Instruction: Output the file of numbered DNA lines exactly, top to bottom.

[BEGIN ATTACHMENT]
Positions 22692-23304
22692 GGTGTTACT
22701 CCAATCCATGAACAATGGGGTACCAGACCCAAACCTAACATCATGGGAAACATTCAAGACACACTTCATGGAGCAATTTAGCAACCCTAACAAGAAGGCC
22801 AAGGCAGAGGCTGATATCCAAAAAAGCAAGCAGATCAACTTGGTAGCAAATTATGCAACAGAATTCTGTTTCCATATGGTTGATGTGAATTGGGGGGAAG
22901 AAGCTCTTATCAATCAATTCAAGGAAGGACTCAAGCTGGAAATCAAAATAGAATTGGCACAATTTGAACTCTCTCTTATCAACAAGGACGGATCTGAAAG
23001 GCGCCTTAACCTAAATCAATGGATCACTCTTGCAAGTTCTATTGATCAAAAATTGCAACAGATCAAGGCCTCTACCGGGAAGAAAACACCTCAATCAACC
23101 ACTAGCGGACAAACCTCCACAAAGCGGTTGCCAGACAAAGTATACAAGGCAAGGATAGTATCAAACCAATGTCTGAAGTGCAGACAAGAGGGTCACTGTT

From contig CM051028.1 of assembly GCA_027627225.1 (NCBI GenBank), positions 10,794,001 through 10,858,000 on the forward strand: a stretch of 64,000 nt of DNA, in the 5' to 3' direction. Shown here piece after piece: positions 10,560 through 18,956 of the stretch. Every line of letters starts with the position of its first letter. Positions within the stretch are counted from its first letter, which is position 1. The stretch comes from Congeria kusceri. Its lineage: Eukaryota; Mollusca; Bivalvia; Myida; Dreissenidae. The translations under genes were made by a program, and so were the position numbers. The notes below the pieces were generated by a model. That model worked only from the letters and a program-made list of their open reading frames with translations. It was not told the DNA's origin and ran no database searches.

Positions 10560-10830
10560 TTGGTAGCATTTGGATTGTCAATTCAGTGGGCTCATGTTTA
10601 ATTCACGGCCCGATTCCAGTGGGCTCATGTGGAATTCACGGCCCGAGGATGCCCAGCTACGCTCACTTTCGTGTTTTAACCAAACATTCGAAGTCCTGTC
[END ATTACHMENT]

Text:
Positions 22692-23304
22692 GGTGTTACT
22701 CCAATCCATGAACAATGGGGTACCAGACCCAAACCTAACATCATGGGAAACATTCAAGACACACTTCATGGAGCAATTTAGCAACCCTAACAAGAAGGCC
22801 AAGGCAGAGGCTGATATCCAAAAAAGCAAGCAGATCAACTTGGTAGCAAATTATGCAACAGAATTCTGTTTCCATATGGTTGATGTGAATTGGGGGGAAG
22901 AAGCTCTTATCAATCAATTCAAGGAAGGACTCAAGCTGGAAATCAAAATAGAATTGGCACAATTTGAACTCTCTCTTATCAACAAGGACGGATCTGAAAG
23001 GCGCCTTAACCTAAATCAATGGATCACTCTTGCAAGTTCTATTGATCAAAAATTGCAACAGATCAAGGCCTCTACCGGGAAGAAAACACCTCAATCAACC
23101 ACTAGCGGACAAACCTCCACAAAGCGGTTGCCAGACAAAGTATACAAGGCAAGGATAGTATCAAACCAATGTCTGAAGTGCAGACAAGAGGGTCACTGTT

From contig CM051028.1 of assembly GCA_027627225.1 (NCBI GenBank), positions 10,794,001 through 10,858,000 on the forward strand: a stretch of 64,000 nt of DNA, in the 5' to 3' direction. Shown here piece after piece: positions 10,560 through 18,956 of the stretch. Every line of letters starts with the position of its first letter. Positions within the stretch are counted from its first letter, which is position 1. The stretch comes from Congeria kusceri. Its lineage: Eukaryota; Mollusca; Bivalvia; Myida; Dreissenidae. The translations under genes were made by a program, and so were the position numbers. The notes below the pieces were generated by a model. That model worked only from the letters and a program-made list of their open reading frames with translations. It was not told the DNA's origin and ran no database searches.

Positions 10560-10830
10560 TTGGTAGCATTTGGATTGTCAATTCAGTGGGCTCATGTTTA
10601 ATTCACGGCCCGATTCCAGTGGGCTCATGTGGAATTCACGGCCCGAGGATGCCCAGCTACGCTCACTTTCGTGTTTTAACCAAACATTCGAAGTCCTGTC